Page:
The Merriam-Webster dictionary
I know what you’re thinking: “Well, that can’t be right. You can’t just ban the dictionary.” I’m here to tell you that you can, and someone did. In 2010, parents at a Southern California school decided they didn’t like the idea of their impressionable youths reading a book that contained “sexually graphic definitions.” As a result, the Merriam-Webster dictionary was pulled from the shelves.
It may sound ridiculous, but that’s not even the best part. The school board, facing pressure from parents who were justifiably confused to learn their kids could no longer flip through a dictionary in a classroom setting, lifted the ban. However, kids who wanted to use the racy sex tomes had to get a signed permission slip from their parent or guardian.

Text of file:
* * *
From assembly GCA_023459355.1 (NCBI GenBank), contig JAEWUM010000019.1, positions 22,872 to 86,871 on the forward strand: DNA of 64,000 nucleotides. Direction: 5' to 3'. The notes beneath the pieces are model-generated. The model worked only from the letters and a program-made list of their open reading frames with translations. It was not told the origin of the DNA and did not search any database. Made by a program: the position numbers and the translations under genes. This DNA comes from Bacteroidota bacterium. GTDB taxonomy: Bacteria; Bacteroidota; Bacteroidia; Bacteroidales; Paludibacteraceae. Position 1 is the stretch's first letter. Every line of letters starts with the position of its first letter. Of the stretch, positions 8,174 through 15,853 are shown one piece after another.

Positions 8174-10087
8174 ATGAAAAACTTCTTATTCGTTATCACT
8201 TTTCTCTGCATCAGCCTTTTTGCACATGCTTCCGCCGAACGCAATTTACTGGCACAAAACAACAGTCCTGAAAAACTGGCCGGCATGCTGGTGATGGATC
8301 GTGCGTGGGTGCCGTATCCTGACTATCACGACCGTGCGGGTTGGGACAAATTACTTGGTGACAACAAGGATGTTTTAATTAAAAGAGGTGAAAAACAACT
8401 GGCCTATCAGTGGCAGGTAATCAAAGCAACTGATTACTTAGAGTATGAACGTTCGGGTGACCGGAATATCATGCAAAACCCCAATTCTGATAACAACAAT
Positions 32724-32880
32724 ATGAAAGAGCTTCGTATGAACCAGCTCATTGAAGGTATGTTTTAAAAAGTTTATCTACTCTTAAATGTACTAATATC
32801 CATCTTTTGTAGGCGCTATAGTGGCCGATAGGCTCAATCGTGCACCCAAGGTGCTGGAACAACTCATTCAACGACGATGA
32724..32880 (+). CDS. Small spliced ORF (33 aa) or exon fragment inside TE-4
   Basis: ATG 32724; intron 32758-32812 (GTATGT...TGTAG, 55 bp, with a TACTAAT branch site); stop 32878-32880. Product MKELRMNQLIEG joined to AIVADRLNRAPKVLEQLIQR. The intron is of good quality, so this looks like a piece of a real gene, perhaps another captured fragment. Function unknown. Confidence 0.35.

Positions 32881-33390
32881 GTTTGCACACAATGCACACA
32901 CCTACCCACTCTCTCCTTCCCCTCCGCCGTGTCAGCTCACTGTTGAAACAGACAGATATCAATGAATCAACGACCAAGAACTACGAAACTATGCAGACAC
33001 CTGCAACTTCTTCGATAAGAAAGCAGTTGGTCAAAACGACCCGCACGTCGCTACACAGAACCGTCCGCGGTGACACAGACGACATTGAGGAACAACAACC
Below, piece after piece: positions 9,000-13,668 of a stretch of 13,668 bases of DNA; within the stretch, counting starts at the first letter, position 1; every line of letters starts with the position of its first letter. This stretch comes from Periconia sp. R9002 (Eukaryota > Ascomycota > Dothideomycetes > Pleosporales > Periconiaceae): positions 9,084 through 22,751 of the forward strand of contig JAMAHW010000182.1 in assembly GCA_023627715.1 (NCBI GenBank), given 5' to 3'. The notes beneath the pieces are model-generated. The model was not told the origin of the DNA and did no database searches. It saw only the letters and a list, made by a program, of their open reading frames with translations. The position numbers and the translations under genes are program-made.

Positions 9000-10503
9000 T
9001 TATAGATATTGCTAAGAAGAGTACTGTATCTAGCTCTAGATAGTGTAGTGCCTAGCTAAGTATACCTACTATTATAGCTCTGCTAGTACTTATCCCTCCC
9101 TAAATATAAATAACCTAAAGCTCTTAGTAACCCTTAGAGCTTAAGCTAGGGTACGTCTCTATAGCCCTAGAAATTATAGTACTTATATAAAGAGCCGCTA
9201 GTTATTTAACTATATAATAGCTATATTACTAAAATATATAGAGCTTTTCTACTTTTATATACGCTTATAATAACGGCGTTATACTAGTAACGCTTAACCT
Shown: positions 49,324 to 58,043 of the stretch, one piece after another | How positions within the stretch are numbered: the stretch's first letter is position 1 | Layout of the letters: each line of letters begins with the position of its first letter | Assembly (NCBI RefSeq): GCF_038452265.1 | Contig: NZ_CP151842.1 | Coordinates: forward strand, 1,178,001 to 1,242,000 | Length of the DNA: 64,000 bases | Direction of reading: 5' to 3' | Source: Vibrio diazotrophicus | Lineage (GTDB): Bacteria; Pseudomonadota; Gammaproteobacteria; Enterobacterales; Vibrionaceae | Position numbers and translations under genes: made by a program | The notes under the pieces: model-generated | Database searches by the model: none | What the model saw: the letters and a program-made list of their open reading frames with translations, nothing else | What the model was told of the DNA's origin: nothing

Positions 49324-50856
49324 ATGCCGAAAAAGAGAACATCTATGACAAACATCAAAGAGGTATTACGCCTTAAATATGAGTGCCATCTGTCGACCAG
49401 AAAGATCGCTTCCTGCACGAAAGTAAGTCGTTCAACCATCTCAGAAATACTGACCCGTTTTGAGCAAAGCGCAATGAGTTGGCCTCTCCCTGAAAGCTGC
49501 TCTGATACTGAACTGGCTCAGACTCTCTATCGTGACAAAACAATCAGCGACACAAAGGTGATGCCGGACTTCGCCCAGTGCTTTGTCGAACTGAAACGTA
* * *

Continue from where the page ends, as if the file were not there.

I see how it is. Here in the U.S., we need permission slips to read dictionaries, but wizards at Hogwarts can wander around the death forest for detention without their moms or dads knowing a single thing about it.